Photo: Adrian Van Allen demonstrating how to take images of objects with common office items.

Photo: Cara Krmpotich and students viewed a beaded shoulder bag and maple sugar-filled duck bills during a lesson about “Why Objects Matter to Source Communities” in which she discussed her work with Anishnaabe and Cree communities.

As faculty fellows, we had the wonderful chance to poke around in collections, conduct some of our own research in archives and collections, get together with colleagues in DC, and form new connections with prominent people in our field. SIMA also provides faculty fellows an opportunity to workshop a lesson with objects, putting into practice what we are learning. 

Photo: Accompanying Bob as we review collections of interest to his research and for his SIMA lesson.

Photo: Candace snapped a photo of me with these famous dogs – they are part of the historical “Happy Eskimo” exhibit that Bill Fitzhugh writes about in his 1997 essay, “Ambassadors in Sealskins: Exhibiting Eskimos at the Smithsonian,” which I reference in my Introduction to Museum Anthropology course.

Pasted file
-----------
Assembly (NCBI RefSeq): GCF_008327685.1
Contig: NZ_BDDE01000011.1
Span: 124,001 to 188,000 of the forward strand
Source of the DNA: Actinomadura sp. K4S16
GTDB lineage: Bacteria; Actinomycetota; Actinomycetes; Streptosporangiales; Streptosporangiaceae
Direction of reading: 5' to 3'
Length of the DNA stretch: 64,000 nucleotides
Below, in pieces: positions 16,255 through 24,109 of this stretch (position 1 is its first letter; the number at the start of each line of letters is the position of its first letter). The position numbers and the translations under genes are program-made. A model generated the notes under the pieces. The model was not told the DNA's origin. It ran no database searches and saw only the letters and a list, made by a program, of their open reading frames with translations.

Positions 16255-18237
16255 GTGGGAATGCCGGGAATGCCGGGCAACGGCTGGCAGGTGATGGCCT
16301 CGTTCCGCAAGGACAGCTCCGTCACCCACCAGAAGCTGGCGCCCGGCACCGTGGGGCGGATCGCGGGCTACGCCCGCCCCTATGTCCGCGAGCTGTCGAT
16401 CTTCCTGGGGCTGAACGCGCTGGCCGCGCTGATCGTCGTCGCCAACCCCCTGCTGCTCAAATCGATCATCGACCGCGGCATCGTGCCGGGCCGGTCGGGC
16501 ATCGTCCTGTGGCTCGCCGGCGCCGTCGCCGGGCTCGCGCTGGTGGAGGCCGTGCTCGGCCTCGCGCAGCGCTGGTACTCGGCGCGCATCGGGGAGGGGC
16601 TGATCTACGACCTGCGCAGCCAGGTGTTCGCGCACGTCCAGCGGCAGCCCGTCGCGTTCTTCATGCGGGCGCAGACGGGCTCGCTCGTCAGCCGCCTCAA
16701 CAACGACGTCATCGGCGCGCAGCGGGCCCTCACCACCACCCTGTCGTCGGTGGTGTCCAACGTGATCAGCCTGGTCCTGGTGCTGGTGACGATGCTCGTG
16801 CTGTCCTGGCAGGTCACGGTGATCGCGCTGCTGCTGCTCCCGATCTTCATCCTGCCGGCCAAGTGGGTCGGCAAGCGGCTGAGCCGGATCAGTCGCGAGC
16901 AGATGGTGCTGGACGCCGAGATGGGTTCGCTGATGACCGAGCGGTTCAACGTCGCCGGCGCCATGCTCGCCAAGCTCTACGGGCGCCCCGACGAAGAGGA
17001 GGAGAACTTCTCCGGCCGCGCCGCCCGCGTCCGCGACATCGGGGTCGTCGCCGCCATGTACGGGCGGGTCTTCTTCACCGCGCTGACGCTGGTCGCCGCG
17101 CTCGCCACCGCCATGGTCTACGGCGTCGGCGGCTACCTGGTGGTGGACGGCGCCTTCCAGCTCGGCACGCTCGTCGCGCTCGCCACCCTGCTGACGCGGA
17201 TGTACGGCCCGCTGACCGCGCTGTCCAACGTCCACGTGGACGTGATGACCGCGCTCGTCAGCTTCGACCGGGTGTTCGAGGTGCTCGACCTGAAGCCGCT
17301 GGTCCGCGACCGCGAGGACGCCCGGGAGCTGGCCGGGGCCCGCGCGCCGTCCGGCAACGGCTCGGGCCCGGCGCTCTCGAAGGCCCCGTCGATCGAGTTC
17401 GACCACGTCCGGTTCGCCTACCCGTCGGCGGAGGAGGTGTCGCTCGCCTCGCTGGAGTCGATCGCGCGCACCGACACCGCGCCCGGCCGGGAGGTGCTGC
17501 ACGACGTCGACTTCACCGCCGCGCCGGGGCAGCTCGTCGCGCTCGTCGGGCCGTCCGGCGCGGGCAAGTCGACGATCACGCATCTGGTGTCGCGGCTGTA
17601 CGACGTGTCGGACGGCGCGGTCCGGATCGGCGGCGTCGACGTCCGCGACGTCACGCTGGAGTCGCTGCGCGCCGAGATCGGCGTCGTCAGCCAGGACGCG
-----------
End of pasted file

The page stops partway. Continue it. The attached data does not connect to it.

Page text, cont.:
Photo: Candace showing us a shirt attributed to the Sioux (E403344A) that may be of interest to the community with whom I work.

Photo: Learning from Candace how to tell the difference between porcupine quill and plant fiber. (For more information, see her article in American Indian Art Magazine’s 2015 issue, “The Use of Plant Fibers in Plains Indian Embroidery.”)

Photo: Bob begins his lesson with a presentation, then later moves on to discuss with objects from the collection. The 2015 SIMA cohort seated around the table are Marissa Shaver (University of Texas San Antonio), Kaitlin Brown (University of California Santa Barbara), Amanda Thompson (Bard Graduate Center), Lee Bloch (University of Virginia), Ana Karina de Morais (University of California Santa Cruz), Brittany Sheldon (Indiana University), Mikael Muehlbauer (Columbia University), Hilary Symes (Temple University), Erin Freedman (Bard Graduate Center), Wahsontiio Cross (Carleton University), and Sarah Richardson (George Washington University).